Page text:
Birch Bay plan will get last tweaks at final meeting

Published on Thu, Sep 5, 2002 by Jack Kintner

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Birch Bay plan will get last tweaks at final meeting

By Jack Kintner

After thinking their work was done last April, the Birch Bay Steering Committee (BBSC) found it still had work to do after hearing initial reactions to its report following a June 27th public hearing with the Whatcom County Planning Commission.

Concerns over land use in Trillium Corporation’s approximately 1,100 acre property between the BP-Cherry Point refinery and the shoreline was at the head of the list.

“West Cherry Point area is zoned wrong [as heavy impact industrial],” said Dave Determan of Point Whitehorn in a two-page handout distributed at last week’s meeting, “and it’s time to do the right thing, to correct a wrong done over 30 years ago.”

This issue has stymied the committee repeatedly as it has attempted to find consensus between those who want to preserve the heavy impact industrial zoning in the area and those who, like Determan, do not. But recommending uses incompatible with current zoning in a given area creates conflicts with the county’s comprehensive plan and bylaws must be resolved.

After four more meetings in July and August and some homework by committee staff and members, a second final draft will be considered on September 18th for submission to the planning commission for approval, modification or rejection on September 26.

Most of the committee’s work came in response to a written reaction to the community plan prepared by Whatcom County State Environmental Protection Agency (SEPA) administrator John Guenther. Guenther told the committee he needed more information in four areas in order to determine whether or not an environmental impact statement (EIS) was needed.

These include cultural resource issues, provisions for police, fire and emergency medical resources should the area incorporate, the proximity of industrial hazard areas to residential housing and possible conflicts between land uses outlined by the community plan and the Whatcom County Comprehensive Plan. These conflicts arise out of the assignment of residential land uses to Trillium’s West Cherry Point property, currently zoned heavy impact industrial. That zoning precludes the residential uses the BBSC wants to allow, creating an illegal conflict between the county and community plans.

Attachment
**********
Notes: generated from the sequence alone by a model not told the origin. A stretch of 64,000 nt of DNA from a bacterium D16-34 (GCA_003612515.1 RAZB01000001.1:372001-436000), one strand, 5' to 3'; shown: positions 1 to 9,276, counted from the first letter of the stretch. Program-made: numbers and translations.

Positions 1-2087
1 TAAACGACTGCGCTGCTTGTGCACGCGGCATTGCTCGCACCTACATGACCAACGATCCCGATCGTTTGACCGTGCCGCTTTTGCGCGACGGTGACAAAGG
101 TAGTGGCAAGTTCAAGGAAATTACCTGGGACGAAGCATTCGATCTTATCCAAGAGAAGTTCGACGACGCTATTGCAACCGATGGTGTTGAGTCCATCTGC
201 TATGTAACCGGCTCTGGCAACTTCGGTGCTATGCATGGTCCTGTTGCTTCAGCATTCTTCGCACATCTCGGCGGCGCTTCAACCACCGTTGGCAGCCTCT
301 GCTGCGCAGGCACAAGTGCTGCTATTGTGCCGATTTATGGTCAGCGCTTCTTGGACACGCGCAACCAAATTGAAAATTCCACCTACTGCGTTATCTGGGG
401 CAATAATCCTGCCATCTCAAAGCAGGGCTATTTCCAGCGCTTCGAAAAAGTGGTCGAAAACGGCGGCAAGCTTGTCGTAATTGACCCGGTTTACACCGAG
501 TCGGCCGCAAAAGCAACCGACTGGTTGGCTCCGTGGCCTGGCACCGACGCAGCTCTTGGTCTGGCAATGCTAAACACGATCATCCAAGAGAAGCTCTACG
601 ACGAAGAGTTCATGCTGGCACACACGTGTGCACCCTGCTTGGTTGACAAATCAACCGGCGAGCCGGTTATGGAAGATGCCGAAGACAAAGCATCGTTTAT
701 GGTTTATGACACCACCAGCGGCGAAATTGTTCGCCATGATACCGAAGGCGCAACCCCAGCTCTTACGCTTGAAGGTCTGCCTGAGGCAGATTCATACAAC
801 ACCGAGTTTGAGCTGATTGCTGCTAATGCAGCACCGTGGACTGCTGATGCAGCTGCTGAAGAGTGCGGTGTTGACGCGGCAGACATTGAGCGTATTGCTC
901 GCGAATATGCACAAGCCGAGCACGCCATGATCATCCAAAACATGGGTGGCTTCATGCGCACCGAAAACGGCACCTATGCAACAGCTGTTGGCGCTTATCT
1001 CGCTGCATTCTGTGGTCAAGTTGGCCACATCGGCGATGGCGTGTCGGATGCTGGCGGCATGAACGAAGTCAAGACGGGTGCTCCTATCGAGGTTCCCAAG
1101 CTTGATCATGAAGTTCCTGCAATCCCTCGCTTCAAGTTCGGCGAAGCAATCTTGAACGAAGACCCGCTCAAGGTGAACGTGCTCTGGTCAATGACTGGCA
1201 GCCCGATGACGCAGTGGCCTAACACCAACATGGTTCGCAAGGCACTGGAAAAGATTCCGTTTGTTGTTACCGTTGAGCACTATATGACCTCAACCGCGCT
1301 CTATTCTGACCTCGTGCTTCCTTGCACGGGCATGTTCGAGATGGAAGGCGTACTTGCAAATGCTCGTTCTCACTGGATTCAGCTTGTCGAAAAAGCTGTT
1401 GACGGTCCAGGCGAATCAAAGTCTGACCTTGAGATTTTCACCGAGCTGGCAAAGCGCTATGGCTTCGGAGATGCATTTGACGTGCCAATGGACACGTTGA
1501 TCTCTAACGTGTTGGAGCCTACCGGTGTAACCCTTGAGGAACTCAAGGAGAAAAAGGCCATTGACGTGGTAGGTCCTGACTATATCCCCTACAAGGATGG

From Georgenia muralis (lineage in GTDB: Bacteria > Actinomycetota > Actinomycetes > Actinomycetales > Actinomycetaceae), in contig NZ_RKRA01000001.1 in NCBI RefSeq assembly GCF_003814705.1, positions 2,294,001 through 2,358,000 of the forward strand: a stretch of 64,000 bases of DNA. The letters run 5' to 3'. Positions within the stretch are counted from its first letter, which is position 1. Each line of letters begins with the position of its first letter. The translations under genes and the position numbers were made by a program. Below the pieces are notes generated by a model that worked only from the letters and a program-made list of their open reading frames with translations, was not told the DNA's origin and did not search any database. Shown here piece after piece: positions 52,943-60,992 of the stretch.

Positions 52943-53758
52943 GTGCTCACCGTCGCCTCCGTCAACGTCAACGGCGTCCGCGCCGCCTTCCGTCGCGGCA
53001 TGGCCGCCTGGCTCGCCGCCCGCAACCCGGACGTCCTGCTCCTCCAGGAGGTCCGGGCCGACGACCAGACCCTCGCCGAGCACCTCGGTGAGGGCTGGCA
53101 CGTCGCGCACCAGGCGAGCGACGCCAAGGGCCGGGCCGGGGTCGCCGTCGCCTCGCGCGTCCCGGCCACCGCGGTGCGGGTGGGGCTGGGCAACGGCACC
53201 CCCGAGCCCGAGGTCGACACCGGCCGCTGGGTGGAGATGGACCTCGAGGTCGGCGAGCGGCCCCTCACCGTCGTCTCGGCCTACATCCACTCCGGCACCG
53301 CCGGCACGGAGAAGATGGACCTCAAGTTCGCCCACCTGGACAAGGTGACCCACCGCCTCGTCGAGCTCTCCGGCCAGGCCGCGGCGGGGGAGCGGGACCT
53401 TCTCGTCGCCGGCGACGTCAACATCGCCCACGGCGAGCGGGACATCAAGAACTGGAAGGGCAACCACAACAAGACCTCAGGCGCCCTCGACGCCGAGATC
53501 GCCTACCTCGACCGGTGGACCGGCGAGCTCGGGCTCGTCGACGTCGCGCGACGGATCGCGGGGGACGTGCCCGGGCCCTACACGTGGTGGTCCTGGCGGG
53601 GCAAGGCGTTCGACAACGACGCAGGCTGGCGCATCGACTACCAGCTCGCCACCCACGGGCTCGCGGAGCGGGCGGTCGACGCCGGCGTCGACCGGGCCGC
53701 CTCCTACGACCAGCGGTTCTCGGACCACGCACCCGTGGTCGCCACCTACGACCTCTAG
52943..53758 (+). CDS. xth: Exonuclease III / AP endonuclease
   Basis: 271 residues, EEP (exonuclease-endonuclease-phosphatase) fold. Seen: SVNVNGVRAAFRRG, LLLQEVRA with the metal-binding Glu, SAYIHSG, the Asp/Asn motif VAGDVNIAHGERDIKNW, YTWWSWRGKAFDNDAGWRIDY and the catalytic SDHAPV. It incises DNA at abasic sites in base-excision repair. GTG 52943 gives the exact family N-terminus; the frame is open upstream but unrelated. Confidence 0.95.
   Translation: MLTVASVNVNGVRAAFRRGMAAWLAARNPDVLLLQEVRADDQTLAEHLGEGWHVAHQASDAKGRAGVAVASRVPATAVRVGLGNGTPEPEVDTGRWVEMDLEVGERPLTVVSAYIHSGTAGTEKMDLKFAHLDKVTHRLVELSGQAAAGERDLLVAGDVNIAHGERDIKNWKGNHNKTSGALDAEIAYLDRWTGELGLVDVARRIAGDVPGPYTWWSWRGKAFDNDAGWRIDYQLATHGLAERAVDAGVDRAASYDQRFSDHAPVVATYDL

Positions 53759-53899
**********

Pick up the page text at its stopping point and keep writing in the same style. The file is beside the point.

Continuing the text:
The first three issues were handled routinely by committees assigned to add their reports more or less directly as additional pages to the full community plan. The fourth, once again, lead to a long and frequently confusing parliamentary maneuvering and debate over the uses to which Trillium’s land should be put and why.

Bob Libolt is Trillium’s representative on the steering committee, and has clearly stated on many occasions that the best way to keep more heavy industry out of West Cherry Point is to get the county to change the zoning. “If there’s to be a change in zoning for the area, support for it must come out of the committee in this report as an expression of local sentiment,” Libolt said.

Mike Abendhoff of BP Cherry Point has countered by pointing out the hazards associated with living so close to a major heavy industry, and says that the refinery strongly objects to any changes in zoning allowing people to live within a half mile of heavy industry.

Libolt, along with BBSC members Claudia Hollod and Doralee Booth, were asked by the chair at an earlier meeting to review the community plan for conflicts with the county’s comprehensive plan and produced a report that said there were essentially none. “The only change is that the county’s policies toward Cherry Point would apply to a slightly smaller area,” Libolt said.

Hollod and Booth submitted an additional report asking that specific wording be inserted into the community plan saying that, “the Steering Committee finds heavy/high impact industrial zoning in the West Cherry Point neighborhood unacceptable,” claiming that a motion on July 17 had asked for that wording to appear in the plan. “We just want to make sure this gets in there,” Hollod said.

But instead, after an hour and a half discussion, the committee supported a proposal by Ted Morris to simply leave the land-use map the way it is, with the colors in the West Cherry Point area expressing for activities there, but cross-hatched to show that the boundaries are approximate at this point and will be decided in the future.

The committee then decided to meet one more time, on September 18, to review the final edited version of the community plan before submitting it to the planning commission. On September 26 the BBSC will relinquish its role in creating and modifying the plan as the planning commission considers it for eventual submission to the Whatcom County Council..

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